LIVERPOOL have played great teams many times, writes PETER FURMEDGE. Quite a few times we have been behind illustrious opponents in terms of what we can put on the pitch. Sometimes quite a distance behind.
What always prevailed, something that brought grudging admiration and resentment our way in equal measure, was that arrogant Scouse-infused “fuck them, we’re Liverpool” attitude. It carried us through some unlikely triumphs. The 2001 UEFA Cup run saw Liverpool emerge from Europe’s shadows to beat Porto, Roma and Barcelona. Nobody needs reminding about 2005 and what happened when football’s hand of fate put Juventus, Chelsea and AC Milan in our way.
It also left us looking a bit daft at times as well, but that didn’t matter, a few pints later and we’d be ready to take on all comers again. Bill Shankly famously responded to a 5-1 first leg drubbing at the hands of Ajax by saying Liverpool would turn the deficit over in the second leg. 54,000 believed him. Clearly second best to the emerging Dutch masters, but clearly having none of it.
Wednesday 22nd October 2014 was the first time I’ve gone to a Liverpool match where the prevailing mood was one of awe. Yes we’ve applauded great players. Goalkeepers have always been given a good reception by The Kop. Decades ago, when Liverpool’s crowd struck as much fear into visiting fans as the players did to their teams, we used to always applaud opposition goals as well. But they were interludes in an unswerving conviction that, no matter how good the XI lined up against the Reds were supposed to be, “we are Liverpool and we’re going toe to toe with you”. Players and supporters alike. Partisan, passionate, aggressive. Sometimes deluded, never defeated before a ball was kicked in anger.
Against Real Madrid at Anfield, very large sections of the crowd lacked any sort of Liverpudlian arrogance or bottle. In fact, many were just as happy to be there because Madrid were in town as they were to support Liverpool.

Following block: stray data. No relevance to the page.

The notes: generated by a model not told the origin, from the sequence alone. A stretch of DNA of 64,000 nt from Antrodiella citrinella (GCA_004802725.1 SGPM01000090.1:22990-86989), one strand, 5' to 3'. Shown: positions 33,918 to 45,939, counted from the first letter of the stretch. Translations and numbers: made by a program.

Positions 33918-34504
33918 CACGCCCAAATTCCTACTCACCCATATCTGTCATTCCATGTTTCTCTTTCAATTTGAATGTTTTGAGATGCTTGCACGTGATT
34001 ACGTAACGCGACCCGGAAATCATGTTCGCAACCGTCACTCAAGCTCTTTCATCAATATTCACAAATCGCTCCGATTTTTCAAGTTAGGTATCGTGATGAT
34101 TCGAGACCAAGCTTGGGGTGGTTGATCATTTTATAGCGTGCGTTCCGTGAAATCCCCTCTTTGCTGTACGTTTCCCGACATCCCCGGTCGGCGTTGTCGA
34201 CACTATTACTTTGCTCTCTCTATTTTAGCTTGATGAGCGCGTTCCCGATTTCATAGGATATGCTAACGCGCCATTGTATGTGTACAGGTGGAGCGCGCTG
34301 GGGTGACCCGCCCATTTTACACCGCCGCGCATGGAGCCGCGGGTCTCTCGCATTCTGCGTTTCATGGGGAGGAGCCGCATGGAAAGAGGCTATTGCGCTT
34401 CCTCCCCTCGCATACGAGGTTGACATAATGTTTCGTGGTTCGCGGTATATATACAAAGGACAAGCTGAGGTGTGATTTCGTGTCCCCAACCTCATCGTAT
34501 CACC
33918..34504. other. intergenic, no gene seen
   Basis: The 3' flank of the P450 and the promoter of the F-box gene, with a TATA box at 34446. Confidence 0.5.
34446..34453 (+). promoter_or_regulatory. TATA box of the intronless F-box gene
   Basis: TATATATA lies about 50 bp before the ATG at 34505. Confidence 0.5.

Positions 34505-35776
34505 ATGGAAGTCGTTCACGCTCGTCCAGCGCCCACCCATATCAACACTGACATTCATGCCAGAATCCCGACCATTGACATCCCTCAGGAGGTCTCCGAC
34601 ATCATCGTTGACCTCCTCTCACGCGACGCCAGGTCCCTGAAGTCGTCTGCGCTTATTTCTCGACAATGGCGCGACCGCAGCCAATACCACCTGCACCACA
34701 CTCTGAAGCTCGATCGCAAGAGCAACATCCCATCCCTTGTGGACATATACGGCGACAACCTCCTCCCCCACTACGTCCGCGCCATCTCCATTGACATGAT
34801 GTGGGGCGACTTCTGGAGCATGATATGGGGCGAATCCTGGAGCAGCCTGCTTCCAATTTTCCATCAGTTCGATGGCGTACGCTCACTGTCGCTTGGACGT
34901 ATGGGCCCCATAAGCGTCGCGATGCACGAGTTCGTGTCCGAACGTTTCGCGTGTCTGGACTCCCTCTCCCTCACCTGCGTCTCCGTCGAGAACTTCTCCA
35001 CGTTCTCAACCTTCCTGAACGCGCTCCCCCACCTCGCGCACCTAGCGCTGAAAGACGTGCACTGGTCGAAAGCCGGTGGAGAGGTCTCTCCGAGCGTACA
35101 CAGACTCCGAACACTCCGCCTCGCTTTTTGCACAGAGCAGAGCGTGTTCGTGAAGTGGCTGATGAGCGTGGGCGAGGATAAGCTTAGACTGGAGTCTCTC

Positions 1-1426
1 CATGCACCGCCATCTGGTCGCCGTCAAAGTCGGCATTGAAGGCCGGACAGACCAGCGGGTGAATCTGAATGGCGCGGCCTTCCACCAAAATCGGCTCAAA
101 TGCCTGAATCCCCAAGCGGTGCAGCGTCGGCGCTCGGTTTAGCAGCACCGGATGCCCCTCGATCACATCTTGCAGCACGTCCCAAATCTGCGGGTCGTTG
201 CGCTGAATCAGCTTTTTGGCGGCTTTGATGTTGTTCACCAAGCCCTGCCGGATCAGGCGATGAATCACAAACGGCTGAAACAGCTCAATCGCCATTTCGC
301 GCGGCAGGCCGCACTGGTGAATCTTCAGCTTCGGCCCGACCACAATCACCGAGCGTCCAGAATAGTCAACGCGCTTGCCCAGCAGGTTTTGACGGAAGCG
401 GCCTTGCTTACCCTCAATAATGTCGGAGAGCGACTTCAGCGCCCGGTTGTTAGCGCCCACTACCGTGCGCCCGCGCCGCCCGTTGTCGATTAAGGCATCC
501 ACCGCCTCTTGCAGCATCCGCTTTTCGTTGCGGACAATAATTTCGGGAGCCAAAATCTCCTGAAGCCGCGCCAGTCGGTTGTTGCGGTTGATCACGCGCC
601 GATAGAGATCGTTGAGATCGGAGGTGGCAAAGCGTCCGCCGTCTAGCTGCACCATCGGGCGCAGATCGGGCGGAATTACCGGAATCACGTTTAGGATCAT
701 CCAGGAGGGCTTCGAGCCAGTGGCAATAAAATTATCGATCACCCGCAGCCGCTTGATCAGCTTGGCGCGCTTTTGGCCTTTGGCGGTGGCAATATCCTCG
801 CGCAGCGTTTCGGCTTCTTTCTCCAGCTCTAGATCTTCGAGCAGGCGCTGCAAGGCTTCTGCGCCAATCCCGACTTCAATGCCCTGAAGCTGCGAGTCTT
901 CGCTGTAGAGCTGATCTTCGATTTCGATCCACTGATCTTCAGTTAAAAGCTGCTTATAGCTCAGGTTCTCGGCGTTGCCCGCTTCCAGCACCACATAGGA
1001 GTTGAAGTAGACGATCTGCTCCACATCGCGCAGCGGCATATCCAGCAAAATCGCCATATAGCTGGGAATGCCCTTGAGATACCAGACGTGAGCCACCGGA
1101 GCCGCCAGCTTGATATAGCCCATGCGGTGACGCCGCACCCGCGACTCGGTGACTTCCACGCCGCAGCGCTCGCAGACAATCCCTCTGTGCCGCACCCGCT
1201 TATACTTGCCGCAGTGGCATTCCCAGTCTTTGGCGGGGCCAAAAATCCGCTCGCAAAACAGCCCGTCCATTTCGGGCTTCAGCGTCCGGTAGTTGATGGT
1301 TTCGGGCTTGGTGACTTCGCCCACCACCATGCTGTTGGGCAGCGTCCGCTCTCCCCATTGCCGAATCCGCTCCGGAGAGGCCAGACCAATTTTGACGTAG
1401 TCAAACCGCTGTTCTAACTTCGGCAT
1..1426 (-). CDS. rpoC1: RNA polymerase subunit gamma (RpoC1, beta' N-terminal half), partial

This was also apparent with the team. I’m not advocating kicking the opposition off the park, but we barely put anything on any of their players. Would a Jamie Carragher, Phil Thompson, younger Steven Gerrard, Jimmy Case, Sammy Lee, Tommy Smith, Gerry Byrne or young Jon Flanagan have gone through 90 minutes without at least letting the superstars in white know they were in a game? Our team was standing off, not good enough to play Real Madrid and too in awe to battle with them instead. There’s playing it clean and then there’s being overawed.
Six fouls and no bookings in 90 minutes says the footballing demigods from Spain would have faced a sterner foe in the selfie-stick mob by the players’ entrance than they encountered on the Anfield turf that night.
The trip to Madrid for the return leg cemented an image of Liverpool as a club happy enough to play second fiddle. Never mind the team selection, Brendan Rodgers can pick who the hell he likes. Rafa Benitez and Gerard Houllier did it often enough to make me immune to unexpected line-ups. However, gone was the ultra-professional “get in, get the job done, get out” approach of years gone by. This was “little Liverpool on tour” — an entire club on a mid-season break. Everyone bar the then ostracised Mamadou Sakho on the plane to Madrid. Nobody on the club’s charter plane home. Instead, that extra 24 hours to “prepare” for the Chelsea game was spent in the Spanish capital and a narrow 1-0 defeat treated almost like a victory.
“Plucky Liverpool”, a club one step away from a losers’ lap of honour to a chorus of “we’ll support you ever more”. Not a hint of the steely-eyed determination to bridge the gap that typified the Reds of yore, just relief that a drubbing had been avoided.